Finally, returnees from Daesh-held territories are perceived to have had first-hand experience in what a successful terror group should emulate. Thus, they act as mentors to aspirants, encouraging further radicalisation and violence.
Support to home-grown terror groups
The proliferation of home-grown terrorist groups in Africa that have pledged allegiance to Daesh is clearly a major threat to peace on the continent. Numbers vary across different studies and are difficult to verify.
When returnees join such affiliate groups, they help create a stronger network and greater coordination among terrorist groups across the continent. Their affiliation also means they take on Daesh’s brand of brutal terror tactics.
Recent claims by terror groups in the Democratic Republic of Congo (DRC) and Mozambique tend to confirm these fears. Experts, however, have questioned such direct links with Daesh, especially in Mozambique.
According to a report to the United Nations (UN) Security Council in April 2019, as well as an AU PSC communiqué from November 2018, such ‘under-radar’ countries as Benin, Togo and other coastal states in West Africa have become terrorist incubators, with the noted presence of returnees.
The potential to use chemical agents and biological weapons has also emerged as a terror threat in Africa. The Kenyan government thwarted a potential anthrax attack by a group affiliated with Daesh in 2016.
The ideological nature of a caliphate, advocated by Daesh sympathisers, is incompatible with the global system of nation-states, which means they pose a threat to all governments and states on the continent.
Continental response to a complex threat
The AU has developed several legal and policy frameworks for preventing and countering terrorism since 1999. Despite these provisions there has been a rise in the terrorist threat in Africa. The return of terrorist fighters compounds this threat.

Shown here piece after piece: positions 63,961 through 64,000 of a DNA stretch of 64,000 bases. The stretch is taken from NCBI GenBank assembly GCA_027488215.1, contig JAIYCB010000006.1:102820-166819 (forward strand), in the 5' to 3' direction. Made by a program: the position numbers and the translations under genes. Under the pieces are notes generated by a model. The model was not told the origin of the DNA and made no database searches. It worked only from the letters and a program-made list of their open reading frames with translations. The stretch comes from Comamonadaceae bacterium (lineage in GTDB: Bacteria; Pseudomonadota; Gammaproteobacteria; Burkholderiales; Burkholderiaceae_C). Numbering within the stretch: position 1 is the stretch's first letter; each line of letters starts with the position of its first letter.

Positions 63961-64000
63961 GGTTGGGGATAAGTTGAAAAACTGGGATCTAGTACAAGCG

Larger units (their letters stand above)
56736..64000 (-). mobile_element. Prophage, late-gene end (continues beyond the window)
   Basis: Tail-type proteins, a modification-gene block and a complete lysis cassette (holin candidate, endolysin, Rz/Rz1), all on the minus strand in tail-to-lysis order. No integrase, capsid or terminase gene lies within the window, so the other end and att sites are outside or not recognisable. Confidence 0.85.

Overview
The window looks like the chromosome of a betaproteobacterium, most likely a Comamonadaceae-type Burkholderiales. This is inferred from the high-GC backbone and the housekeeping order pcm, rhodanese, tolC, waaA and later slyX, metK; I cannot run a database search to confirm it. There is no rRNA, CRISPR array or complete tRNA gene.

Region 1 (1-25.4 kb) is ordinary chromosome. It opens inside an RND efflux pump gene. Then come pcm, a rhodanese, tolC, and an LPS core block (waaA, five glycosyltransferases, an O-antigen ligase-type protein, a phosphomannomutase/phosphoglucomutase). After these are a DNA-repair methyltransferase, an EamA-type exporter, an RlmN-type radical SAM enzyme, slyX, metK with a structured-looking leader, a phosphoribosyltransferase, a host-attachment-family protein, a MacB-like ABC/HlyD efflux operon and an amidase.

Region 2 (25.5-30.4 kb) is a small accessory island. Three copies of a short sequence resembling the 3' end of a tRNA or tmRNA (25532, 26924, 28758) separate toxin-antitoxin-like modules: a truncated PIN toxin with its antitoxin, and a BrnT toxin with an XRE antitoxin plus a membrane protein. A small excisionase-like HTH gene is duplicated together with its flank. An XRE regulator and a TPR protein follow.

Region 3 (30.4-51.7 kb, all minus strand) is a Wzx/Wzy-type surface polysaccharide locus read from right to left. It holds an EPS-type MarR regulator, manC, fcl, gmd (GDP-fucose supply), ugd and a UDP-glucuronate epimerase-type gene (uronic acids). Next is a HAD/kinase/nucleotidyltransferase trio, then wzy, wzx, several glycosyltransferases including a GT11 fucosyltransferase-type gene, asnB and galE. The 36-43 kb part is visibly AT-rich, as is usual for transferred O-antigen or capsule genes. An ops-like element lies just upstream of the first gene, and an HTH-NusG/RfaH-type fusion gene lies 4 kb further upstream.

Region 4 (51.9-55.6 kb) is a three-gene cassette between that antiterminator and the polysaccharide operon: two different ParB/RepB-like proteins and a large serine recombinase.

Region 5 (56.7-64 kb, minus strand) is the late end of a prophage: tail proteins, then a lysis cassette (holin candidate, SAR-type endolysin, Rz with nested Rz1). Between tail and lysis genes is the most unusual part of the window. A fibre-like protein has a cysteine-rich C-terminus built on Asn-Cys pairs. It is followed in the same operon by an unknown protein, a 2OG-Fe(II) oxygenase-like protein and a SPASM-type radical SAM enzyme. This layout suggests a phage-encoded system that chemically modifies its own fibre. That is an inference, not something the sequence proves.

Recognising this, in 2018 the PSC asked the AU Commission to ‘urgently compile a continental list composed of a database of persons, groups and entities involved in terrorist acts, including FTFs’ in collaboration with the AU Mechanism for Police Cooperation, the African Centre for the Study and Research on Terrorism, and the Committee of Intelligence and Security Services of Africa.
However, the list is not forthcoming, as many of these entities either lack the capacity to implement their mandates or encounter information-sharing gaps. At the heart of the problem is how well member states can coordinate and collaborate in sharing sensitive information from their intelligence agencies.
Although member states in the Lake Chad Basin, and others such as Morocco, Kenya and Sudan, have developed processes for the rehabilitation, reintegration or prosecution of returnees from within and outside of Africa, the continent lacks a comprehensive framework that guides the extradition and/or prosecution of returnees deemed a security threat.
In order to enable member states to more effectively respond to the threat posed by foreign terrorist fighters, the AU should enact appropriate policy frameworks that adopt the UN’s Madrid Guiding Principles (2015) and the 2017 UN Security Council Resolution (2396) on how to respond to such challenges.
A compilation of lessons learned from member states that have experience in successfully responding to the threat posed by the return of foreign terrorist fighters can assist the development of such policy frameworks. For example, Algeria has managed to employ a diverse and multifaceted response in dealing with returnees, including counter-terror measures as well as negotiation and national reconciliation processes.
Such lessons learned from across the continent should inform the development of AU policy frameworks meant to respond to the return of terrorist fighters.
The AU should closely work with RECs, regional mechanisms, member states and local communities if it is to successfully implement such policy frameworks.